The Quote Garden ™
“I dig old books.” ™
Quotations about Sunrises, Sunsets,
and Pink & Fiery-Color Clouds
Truly, were I every evening to depict sunrise, and every morning to see it, still I should cry, like the children, Once more, once more! ~Jean Paul Friedrich Richter, Hesperus, or Forty-Five Dog-Post-Days: A Biography, translated from German by Charles T. Brooks, 1865
I count myself lucky, having long ago won a lottery paid to me in seven sunrises a week for life. ~Robert Brault, rbrault.blogspot.com
I'll tell you how the Sun rose –
A Ribbon at a time....
~Emily Dickinson, c.1860
So sinks the day-star in the ocean bed,
And yet anon repairs his drooping head,
And tricks his beams, and with new-spangled ore
Flames in the forehead of the morning sky...
~John Milton, "Lycidas"
I'm so glad my window looks east into the sunrising.... It's so splendid to see the morning coming up over those long hills and glowing through those sharp fir tops. It's new every morning, and I feel as if I washed my very soul in that bath of earliest sunshine. ~L.M. Montgomery, Anne of Green Gables
The morning drips her dew for me,
Noon spreads an opal canopy.
Home-bound, the drifting cloud-crafts rest
Where sunset ambers all the west...
~Robert Loveman (1864–1923)
The Dusk is dark and glorious
A star upon her brow;
With sunset blushes in her cheeks,
She beckons now.
~Robert Loveman, c. 1901
The sea gulls float, so gracefully,
As they fly—now low, now high—
And rich colors of the sunsets
Brighten all the western sky.
~Gertrude Tooley Buckingham, "The Picture I See from my Window" (1940s)
Dawn spreads her wispy pink angel wings over the morning. ~Terri Guillemets
Suddenly the horizon seemed wrapped in a mass of pale pink clouds... a perfect rose without a break or rift. It was as if a pink aurora had flashed out low down in the sky, giving everything around a roseate tinge. ~Emily Read, "Hugh Granger's Wooings," 1874
...the orange morning light shimmering through... the sky becomes bluer, and is suffused with pink clouds with the golden rays of the early sun shooting through them... ~Horatio F. Stoll, "San Francisco's Theatrical Rehabilitation," in The Theatre, 1912
It is quite a faery scene, surprising and wonderful, as if you walked amid those rosy and purple clouds that you see float in the evening sky. ~Henry David Thoreau, journal, 1860 February 12th
The desert sunset clouds exhale pink puffs of dusky smoke. ~Terri Guillemets
Rose-tinted clouds are floating by
Against the deep and azure sky:
Pink, gray, and purest white,
Deepening into golden light...
Tell me, pink clouds, floating by
In the deep and dark-blue sky,
Tell me, may I by and by
Join my mother there on high?..
~Fannie L. Michener, "Clouds," 1881
Giant shafts of trees, such shafts as one sees only in the stupendous forest of the far West, shot straight into the sky. We were up before the dawn. So titanic was the forest. The trails led us up and up, under spruce boughs becoming fragrant, over needle-strewn floors still heavy with darkness, disclosing glimpses now and then of gray light showing eastward between the boles. Suddenly the forest stopped, and we found ourselves on the crest of a great ridge, floating on a sea of darkness. Scarcely had we spoken in the miles of our ascent, and now words would be sacrilege. The gray light grew into white. Wrinkles and features grew into the mountain. Gradually a ruddy light appeared in the east. Then a flash of red shot out of the horizon, struck on a point of the summit, and caught from crag to crag and snow to snow until the great mass was streaked and splashed with fire. Slowly the darkness settled away from its base; a tree emerged; a bird chirped; and the morning was born! Far hills rose first through rolling billows of mist. Then came wide forests of spruce. As the panorama rose, the mountain changed from red to gold. Then the forest rang with calls of birds and a hundred joyous noises, and the creation was complete! ~Liberty Hyde Bailey, "The Realm of the Commonplace," The Outlook to Nature, 1905 [Sunrise on Mt. Shasta. A little altered. —tεᖇᖇ¡·g]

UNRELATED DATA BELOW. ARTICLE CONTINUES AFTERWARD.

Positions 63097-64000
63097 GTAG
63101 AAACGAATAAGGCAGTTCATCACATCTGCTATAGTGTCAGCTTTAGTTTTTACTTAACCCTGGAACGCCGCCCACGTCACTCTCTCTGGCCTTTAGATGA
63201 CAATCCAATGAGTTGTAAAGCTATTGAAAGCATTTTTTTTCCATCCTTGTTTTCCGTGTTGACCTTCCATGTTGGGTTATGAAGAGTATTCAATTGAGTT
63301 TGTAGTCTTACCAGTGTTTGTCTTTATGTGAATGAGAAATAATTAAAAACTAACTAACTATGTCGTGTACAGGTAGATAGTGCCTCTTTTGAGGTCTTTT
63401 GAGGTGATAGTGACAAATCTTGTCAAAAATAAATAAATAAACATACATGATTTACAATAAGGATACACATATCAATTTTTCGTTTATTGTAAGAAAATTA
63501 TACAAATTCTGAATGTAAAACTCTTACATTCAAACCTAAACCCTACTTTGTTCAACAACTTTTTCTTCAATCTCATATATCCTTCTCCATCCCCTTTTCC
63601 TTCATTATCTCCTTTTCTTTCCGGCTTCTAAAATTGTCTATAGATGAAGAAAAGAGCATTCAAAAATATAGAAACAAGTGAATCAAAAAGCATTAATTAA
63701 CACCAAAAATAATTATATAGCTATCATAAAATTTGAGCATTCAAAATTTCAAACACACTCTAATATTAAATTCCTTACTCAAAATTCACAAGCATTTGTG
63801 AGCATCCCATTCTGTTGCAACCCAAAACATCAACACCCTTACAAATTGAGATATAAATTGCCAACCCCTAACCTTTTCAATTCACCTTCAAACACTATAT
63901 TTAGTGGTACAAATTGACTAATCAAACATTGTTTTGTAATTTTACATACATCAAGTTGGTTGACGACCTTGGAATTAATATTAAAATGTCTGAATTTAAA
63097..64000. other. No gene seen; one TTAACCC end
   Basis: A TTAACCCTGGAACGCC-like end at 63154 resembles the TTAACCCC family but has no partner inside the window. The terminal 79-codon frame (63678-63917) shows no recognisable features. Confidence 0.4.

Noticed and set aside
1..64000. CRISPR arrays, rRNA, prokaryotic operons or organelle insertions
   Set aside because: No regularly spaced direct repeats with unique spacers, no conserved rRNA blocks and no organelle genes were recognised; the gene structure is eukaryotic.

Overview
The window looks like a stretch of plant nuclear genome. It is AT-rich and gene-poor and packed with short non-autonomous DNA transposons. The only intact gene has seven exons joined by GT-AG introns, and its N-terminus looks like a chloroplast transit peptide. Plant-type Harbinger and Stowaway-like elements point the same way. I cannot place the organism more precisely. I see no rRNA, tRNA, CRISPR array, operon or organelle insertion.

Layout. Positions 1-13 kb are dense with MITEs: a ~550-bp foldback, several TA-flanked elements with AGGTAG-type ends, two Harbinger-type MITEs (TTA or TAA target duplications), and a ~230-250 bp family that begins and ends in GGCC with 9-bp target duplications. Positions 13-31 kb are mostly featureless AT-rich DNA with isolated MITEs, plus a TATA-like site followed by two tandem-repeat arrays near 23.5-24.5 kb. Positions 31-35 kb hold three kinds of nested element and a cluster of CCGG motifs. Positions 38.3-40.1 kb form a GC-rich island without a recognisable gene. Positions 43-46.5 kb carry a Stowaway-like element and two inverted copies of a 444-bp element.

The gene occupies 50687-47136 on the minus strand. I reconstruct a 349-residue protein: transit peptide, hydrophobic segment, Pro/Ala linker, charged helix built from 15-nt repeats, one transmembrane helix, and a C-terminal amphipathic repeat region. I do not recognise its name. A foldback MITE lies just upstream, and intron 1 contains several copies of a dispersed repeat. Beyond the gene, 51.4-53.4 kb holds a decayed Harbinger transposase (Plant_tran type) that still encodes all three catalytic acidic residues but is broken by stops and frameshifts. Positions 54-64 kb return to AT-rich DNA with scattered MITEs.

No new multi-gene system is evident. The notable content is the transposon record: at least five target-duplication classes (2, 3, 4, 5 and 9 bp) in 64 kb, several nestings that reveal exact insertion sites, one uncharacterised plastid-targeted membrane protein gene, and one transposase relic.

The clouds danced an orange-pink waltz with the sunrise. ~Terri Guillemets, "Dawn-waltz," 2005
Venture out at dawn, when the world is bathed in golden-ruby light and is quiet and forgiving. ~Dr. SunWolf, 2014 May 4th tweet, professorsunwolf.com
Now a lustre glowing
In the silent west,
From the sun was flowing
As he turned to rest;
And the Cloud borne sunward
Ever nearer, nigher,
Ever floated onward
Toward the sunset-fire...
~"The Cloud," Excelsior: Helps to Progress in Religion, Science, and Literature, Vol. VI, edited by James Hamilton, 1856
Now sinks the cloudless sun in glory bright,
And lingering bids the darkening hills, Good Night!
~Henry Heavisides, "The Pleasures of Home," 1840
Slow buds the pink dawn like a rose
From out night's gray and cloudy sheath;
Softly and still it grows and grows,
Petal by petal, leaf by leaf...
~Susan Coolidge, "The Morning Comes Before The Sun"
Or those war-clouds that gather on the horizon, dragon-crested, tongued with fire;—how is their barbed strength bridled? what bits are these they are champing with their vaporous lips... ~John Ruskin, "The Cloud-Balancings"
Then rich cloud masses dyed the violet's hue,
With orange sunbeams dropping swiftly through.
~Jean Ingelow, "The Four Bridges," 1863
Softly drops the crimson sun:
Softly down from overhead,
Drop the bell-notes, one by one,
Melting in the melting red...
~Susan Coolidge, "Angelus"
A cloud lay cradled near the setting sun,
A gleam of crimson tinged its braided snow:
Long had I watched the glory moving on,
O'er the still radiance of the lake below:
Tranquil its spirit seemed, and floated slow!
Even in its very motion there was rest;
While every breath of eve that chanced to blow,